Law Office of Jason H. Rosenblum, PLLC

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What Physicians Should Know About Patents **Attorney Advertising**

Many physicians are surprised to learn that the methods or improvements they’ve developed while seeing patients or running their medical practices may be patentable.

For example, a doctor may have developed a stronger suture or a gentle-glide catheter that offers more comfort for patients. These improvements to existing products, if they are truly new and non-obvious, may be entitled to patent protection with the United States Patent and Trademark Office (USPTO).

Likewise, if a physician has developed a new way to treat a patient, they may be able to obtain a patent for their unique scientific method.

Basic Qualifications to Obtain a Patent

In order to obtain a patent, an invention must meet several criteria:

  • The invention must be new and non-obvious.
  • It must be capable of being reduced to practice. This means that the invention must be able to be built or otherwise rendered into a physical form.
  • The invention must have utility, meaning that it must serve some useful purpose.
  • The invention must not be ineligible for patenting under the law. Examples of ineligible inventions include laws of nature, natural phenomena, and abstract ideas.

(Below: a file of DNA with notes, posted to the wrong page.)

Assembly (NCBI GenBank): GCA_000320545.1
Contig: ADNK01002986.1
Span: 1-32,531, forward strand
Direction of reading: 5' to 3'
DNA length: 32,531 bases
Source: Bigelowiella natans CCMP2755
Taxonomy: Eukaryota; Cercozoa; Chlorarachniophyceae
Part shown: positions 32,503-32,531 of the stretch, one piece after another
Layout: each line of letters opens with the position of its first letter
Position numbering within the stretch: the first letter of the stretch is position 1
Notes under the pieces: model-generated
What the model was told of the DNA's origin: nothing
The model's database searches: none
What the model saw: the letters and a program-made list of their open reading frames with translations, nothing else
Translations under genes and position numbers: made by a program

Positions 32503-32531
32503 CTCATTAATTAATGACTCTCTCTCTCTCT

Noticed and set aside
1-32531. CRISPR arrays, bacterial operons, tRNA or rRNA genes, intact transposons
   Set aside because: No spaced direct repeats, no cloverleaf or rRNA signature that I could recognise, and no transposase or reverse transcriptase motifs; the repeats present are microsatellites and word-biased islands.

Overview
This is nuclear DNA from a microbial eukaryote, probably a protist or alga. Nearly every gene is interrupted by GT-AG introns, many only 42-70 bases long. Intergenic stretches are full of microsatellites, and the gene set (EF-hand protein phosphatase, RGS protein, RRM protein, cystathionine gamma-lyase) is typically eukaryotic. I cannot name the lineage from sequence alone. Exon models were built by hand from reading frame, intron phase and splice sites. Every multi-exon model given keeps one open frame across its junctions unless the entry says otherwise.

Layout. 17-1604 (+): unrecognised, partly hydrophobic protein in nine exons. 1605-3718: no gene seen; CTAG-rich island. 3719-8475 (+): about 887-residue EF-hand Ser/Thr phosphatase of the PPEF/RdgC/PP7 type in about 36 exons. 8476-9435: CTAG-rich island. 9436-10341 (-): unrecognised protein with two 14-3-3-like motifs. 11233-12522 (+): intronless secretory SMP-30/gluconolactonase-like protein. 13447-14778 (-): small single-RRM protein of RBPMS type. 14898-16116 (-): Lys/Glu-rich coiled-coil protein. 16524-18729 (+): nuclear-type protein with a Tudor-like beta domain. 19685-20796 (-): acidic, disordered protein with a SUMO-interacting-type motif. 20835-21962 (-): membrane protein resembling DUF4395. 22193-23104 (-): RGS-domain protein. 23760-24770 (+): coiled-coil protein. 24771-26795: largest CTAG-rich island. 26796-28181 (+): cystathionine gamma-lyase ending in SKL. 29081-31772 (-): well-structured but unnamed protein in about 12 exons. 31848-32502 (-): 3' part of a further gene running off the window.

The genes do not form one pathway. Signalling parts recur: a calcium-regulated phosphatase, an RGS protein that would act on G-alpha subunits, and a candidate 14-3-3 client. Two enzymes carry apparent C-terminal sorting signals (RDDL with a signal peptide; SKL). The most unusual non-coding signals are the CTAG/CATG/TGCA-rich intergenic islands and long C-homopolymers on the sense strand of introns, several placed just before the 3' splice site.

Next Steps

If a physician develops an invention that meets all of these criteria, he or she should speak with a patent attorney to discuss the possibility of filing a patent application. The attorney will then help to determine whether the invention is indeed patentable and if so, will assist in drafting and filing the application. By obtaining a patent on their invention, physicians can help to ensure that they will be able to reap the financial rewards of their hard work and ingenuity.

Keep in mind, in the United States, you have 12 months from the time the invention was first sold or disclosed within which to file either a provisional patent application or a non-provisional patent application. If you wait longer than 12 months, then you have forever forfeited the right to obtain a patent in the US. In many foreign countries you forfeit the right to a patent upon sale or disclosure of your invention.

If you are a physician and you have additional questions about patent eligibility, our attorneys are available to help you navigate your next best steps to protect your new invention. To schedule a complimentary consultation, simply contact us at (888) 666-0062 or click here to schedule online.


DISCLAIMER: The information contained in this article is for informational purposes only and is not legal advice or a substitute for obtaining legal advice from an attorney.